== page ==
The ballots were distributed Tuesday afternoon, and the results won’t be revealed until Friday, after SEC Media Days has concluded. So perhaps there’s a surprise coming.
But the early projections have Georgia being picked to win the SEC East. Not Florida, which has won the past two East championships.
“Business as usual. Kind of the way it is,” Florida coach Jim McElwain shrugged. “We’ve come to expect it. That’s OK.”
The Bulldogs have a lot going for them, with quarterback Jacob Eason boasting one of the country’s strongest arms and a two-headed lightning running back tandem of Nick Chubb and Sony Michel. In yet another year where the East is there for the taking, Georgia is getting a lot of the preseason hype.
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The Gators say don’t cancel those reservations in Atlanta just yet.
“We have that problem every year,” said Florida defensive back Duke Dawson, ironically wearing a red and black bowtie. “That’s something we’ve got to come prove, and as you can see the past two years, we’ve proven it.”
Georgia and Tennessee were picked to win the East the past two years. Florida topped both, giving McElwain a championship in his first season in Gainesville and then a repeat in 2016.
Florida has its issues – while its defense finished second in the league last year, the offense was 14th. It seems absurd that the Gators, who have had three Heisman Trophy quarterbacks, can’t find a steady QB, but they once again have an unanswered question under center.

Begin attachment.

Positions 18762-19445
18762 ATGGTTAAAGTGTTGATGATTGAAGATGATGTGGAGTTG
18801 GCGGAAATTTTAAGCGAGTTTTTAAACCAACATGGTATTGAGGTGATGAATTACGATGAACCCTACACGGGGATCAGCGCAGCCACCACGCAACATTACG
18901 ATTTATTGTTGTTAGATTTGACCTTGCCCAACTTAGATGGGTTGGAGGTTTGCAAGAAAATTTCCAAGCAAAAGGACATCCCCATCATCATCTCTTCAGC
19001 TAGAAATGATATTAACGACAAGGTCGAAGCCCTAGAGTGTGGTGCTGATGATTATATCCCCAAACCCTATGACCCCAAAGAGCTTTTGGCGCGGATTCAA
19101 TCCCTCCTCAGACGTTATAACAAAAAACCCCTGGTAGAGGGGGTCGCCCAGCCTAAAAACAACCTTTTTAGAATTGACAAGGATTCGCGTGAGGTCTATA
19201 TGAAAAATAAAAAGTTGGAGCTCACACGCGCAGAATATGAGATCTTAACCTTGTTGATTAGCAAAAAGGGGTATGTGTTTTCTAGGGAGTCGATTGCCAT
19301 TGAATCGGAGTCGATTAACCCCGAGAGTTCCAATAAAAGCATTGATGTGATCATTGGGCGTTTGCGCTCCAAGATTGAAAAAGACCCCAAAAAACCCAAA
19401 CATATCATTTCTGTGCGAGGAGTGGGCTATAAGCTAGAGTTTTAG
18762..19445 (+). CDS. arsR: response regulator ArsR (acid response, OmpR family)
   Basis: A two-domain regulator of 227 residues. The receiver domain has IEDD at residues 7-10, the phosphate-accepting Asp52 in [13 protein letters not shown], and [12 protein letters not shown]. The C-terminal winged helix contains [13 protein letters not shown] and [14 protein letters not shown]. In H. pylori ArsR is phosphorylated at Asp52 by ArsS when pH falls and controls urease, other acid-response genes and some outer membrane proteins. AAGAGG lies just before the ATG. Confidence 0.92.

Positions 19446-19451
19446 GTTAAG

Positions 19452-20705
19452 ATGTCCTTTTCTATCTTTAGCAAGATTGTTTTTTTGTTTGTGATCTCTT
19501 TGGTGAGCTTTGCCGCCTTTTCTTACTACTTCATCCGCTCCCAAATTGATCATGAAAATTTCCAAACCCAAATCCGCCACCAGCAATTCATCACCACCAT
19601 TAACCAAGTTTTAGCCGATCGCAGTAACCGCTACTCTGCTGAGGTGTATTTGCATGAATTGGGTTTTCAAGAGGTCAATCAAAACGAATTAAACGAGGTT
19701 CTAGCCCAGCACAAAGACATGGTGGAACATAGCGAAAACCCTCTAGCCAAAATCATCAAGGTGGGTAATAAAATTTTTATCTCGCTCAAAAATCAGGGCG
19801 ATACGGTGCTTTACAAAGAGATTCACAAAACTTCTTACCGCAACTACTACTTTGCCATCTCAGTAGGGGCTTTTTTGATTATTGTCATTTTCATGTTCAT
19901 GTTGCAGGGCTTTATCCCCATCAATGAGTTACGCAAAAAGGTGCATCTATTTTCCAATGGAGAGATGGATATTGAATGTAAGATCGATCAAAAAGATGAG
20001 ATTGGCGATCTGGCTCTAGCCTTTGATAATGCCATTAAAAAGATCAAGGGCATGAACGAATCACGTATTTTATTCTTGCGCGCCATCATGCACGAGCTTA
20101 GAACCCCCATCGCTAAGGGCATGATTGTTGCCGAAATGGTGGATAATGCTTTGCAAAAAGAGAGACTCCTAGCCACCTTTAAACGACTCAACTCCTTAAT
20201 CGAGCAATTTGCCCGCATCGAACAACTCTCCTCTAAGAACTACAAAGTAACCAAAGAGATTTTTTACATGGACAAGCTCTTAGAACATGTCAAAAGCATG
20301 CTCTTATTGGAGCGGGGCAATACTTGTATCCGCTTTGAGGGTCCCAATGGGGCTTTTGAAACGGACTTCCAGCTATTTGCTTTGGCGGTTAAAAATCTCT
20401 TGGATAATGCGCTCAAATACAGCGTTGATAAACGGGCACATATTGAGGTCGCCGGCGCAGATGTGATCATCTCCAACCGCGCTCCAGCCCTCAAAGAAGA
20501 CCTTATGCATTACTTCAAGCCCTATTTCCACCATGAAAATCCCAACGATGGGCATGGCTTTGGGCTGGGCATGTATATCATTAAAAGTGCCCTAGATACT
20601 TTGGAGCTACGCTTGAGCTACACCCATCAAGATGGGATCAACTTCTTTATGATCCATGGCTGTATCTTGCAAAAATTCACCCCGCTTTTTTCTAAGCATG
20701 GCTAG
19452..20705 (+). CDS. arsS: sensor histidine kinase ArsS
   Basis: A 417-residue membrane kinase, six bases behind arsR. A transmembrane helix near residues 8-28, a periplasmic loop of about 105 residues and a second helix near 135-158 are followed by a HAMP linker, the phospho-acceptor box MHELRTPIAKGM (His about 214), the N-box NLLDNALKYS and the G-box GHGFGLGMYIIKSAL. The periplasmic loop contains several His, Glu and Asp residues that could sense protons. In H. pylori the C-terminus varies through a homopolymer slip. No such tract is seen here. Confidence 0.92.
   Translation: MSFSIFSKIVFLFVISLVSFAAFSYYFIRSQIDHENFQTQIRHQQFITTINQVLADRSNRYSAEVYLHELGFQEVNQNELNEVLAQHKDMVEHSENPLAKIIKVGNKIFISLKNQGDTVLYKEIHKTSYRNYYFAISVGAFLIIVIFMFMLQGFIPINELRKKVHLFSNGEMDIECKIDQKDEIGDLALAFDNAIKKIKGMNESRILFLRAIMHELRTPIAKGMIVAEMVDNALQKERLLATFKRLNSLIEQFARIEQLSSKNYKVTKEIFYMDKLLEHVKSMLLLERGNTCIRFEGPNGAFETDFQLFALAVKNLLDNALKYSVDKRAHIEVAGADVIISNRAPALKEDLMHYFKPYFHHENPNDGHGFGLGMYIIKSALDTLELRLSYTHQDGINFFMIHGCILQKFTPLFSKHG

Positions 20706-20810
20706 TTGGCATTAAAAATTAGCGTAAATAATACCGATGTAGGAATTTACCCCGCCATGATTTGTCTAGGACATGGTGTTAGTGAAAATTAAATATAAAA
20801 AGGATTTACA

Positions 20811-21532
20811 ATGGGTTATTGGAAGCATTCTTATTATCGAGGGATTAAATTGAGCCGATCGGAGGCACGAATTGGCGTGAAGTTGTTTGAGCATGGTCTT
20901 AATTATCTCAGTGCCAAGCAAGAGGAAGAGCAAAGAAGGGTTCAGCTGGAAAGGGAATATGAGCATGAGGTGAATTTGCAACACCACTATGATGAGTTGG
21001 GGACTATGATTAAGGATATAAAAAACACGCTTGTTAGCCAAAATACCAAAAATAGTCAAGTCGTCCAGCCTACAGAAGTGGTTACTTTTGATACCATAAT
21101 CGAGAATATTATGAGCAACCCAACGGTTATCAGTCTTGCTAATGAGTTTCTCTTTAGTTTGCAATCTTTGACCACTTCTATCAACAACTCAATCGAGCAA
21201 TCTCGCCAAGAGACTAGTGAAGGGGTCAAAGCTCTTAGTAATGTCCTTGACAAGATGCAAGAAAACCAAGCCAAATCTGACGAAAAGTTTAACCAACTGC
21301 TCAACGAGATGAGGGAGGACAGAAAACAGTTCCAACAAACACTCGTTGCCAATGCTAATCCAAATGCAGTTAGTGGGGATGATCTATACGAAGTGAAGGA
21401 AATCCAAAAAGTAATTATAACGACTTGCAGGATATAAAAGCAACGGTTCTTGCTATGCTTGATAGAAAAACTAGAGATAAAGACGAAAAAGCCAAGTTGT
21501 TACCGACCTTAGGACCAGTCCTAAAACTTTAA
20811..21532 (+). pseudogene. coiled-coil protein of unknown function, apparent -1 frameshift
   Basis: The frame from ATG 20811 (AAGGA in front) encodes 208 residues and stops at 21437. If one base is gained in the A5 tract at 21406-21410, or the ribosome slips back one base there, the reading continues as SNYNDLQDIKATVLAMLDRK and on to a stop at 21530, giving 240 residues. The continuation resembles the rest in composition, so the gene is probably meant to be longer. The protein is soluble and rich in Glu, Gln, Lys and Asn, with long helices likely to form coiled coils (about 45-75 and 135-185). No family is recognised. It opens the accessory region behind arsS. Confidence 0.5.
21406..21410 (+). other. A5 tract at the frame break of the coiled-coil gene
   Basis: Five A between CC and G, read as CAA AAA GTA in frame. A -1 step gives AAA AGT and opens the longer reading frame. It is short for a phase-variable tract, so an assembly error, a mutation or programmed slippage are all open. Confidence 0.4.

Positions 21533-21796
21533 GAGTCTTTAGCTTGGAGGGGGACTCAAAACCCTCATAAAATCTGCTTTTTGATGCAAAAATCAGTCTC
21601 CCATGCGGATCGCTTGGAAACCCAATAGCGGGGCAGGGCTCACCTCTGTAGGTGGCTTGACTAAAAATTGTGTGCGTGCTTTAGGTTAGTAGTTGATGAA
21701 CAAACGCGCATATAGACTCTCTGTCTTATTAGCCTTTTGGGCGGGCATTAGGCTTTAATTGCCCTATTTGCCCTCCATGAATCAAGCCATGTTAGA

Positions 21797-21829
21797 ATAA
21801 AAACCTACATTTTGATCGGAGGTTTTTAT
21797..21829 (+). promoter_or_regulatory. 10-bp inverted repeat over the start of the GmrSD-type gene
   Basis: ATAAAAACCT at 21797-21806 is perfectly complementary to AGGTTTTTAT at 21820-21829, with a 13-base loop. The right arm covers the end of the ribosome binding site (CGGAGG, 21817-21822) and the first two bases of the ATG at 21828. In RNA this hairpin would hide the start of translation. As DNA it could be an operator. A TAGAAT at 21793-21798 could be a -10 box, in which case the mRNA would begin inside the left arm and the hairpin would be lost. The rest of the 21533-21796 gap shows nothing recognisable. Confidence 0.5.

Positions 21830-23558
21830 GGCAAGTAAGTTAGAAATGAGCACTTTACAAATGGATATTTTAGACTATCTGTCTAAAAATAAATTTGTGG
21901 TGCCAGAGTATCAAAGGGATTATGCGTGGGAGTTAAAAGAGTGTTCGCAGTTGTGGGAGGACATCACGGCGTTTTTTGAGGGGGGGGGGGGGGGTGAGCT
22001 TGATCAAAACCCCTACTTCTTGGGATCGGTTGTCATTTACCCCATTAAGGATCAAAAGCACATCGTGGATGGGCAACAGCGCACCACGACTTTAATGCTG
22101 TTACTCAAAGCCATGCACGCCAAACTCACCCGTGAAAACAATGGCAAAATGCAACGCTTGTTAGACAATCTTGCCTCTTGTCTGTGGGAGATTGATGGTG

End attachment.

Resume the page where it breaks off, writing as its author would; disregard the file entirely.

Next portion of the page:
Malik Zaire transferred from Notre Dame, and Feleipe Franks had a terrific offseason, according to McElwain. Freshman Jake Allen comes in from prep powerhouse St. Thomas Aquinas. There’s a decision that has to be made, but tailback Jordan Scarlett and receiver Antonio Callaway are around to take the heat off the QB.
It’s not a dominant team, but there is no dominant team in the East. Honestly, there’s a question if it’s even worth winning the East, since the prize is a trip to Atlanta to get crushed by Alabama.
But the Gators are used to being there, under McElwain and in their history. They aim to be there again in December, no matter what the predictions are.
“We take it as motivation,” offensive lineman Martez Ivey said. “We’ve been the underdog for the last two years that I’ve been at Florida, and I really don’t expect nothing less from people saying we don’t do this or we can’t do that.”
Of course, the Gators will play Georgia in Jacksonville, Fla., this season, and the teams seem to have similar, navigable schedules. Florida has LSU and Texas A&M, but each at home, while Georgia hosts Mississippi State and travels to Auburn.
It’s there to be taken, again. The Gators plan on taking it.
“What do we think about it? We hear that every year,” defensive back Marcell Harris said. “That’s something that everybody says, and we come out and prove everybody wrong, once again.”
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